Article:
Signed, indistinctly inscribed and dated 1902
Coloured chalks on pale blue paper
Frederick Sandys was one of the finest draughtsmen of the Victorian period. Until his very last days he was drawing almost entirely in chalk in his Victorian house on Hogarth Road. His family became the principle subjects of his work during these years and his youngest daughter Gertrude was the sitter for The Laurel Wreath.
Gertrude or 'Girlie,' as she was nicknamed by her family, was one of the nine children of the artist and the actress Mary Jones. Mary was the third love of Sandy's life with her stunning looks and flowing, curly red hair. In The Laurel Wreath, Gertrude sits in profile holding a cascade of spring flowers, her embroidered dress carefully observed. With her mother's russet gold hair, Sandys's last muse has become the reincarnation of the young Mary, who he also continued to draw as though she were a twenty year old. This fancy portrait is appropriately titled The Laurel Wreath, a trophy long associated with the spirit and inspiration ofpoetry. The Greeks would crown their poets with laurel and put the leaves under their pillows at night to fire their imaginations. Gertrude later married Lionel Crane, the eldest son of the artist, designer and book illustrator, Walter Crane.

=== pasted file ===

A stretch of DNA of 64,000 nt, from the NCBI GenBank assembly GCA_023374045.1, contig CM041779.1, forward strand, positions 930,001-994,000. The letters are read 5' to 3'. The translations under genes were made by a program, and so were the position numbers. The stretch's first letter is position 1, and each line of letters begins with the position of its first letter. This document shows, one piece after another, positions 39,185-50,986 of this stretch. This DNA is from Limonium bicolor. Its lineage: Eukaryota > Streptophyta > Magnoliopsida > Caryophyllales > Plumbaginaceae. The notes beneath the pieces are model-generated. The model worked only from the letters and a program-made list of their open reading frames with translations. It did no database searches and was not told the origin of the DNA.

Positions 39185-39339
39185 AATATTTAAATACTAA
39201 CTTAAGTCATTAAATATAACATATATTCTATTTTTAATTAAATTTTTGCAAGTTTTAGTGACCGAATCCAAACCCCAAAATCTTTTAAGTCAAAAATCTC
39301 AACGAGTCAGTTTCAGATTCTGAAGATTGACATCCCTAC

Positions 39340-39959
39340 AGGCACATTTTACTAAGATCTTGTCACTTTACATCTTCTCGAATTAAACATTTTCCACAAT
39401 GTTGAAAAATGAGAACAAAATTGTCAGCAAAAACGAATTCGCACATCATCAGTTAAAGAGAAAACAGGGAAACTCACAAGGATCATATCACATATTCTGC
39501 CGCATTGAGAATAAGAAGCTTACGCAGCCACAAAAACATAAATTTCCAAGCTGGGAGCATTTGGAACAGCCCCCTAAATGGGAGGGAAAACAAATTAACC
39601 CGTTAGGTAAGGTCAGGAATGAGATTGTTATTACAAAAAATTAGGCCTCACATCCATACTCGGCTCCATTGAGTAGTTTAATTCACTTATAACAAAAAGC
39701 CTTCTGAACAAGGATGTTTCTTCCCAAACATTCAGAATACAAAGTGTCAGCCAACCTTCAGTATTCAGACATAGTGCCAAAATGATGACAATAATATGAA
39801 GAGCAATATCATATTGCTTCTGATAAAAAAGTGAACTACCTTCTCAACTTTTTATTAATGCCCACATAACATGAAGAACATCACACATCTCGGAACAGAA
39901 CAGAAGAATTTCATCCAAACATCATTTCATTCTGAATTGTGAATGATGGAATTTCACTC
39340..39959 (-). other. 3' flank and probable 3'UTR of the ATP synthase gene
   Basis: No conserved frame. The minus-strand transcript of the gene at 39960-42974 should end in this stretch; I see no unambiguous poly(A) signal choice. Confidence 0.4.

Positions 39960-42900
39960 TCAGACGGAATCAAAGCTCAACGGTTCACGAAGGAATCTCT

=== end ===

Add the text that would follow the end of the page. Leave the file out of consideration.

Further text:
Frederick Sandys entered Rossetti's circle in 1857. Most of his paintings and finished drawings are bust length pictures of women. These are Rossetti-like in spirit (compare Rossettit's Portrait of Alexa Wilding and Proserpine) which display Sandys's precision and mastery of technique in both oil and coloured chalks." Sandys's skill of composition also appears in his illustrations. Sandys, Millais and Frederic Walker are the three leading figures in the illustration revival of the 1860s.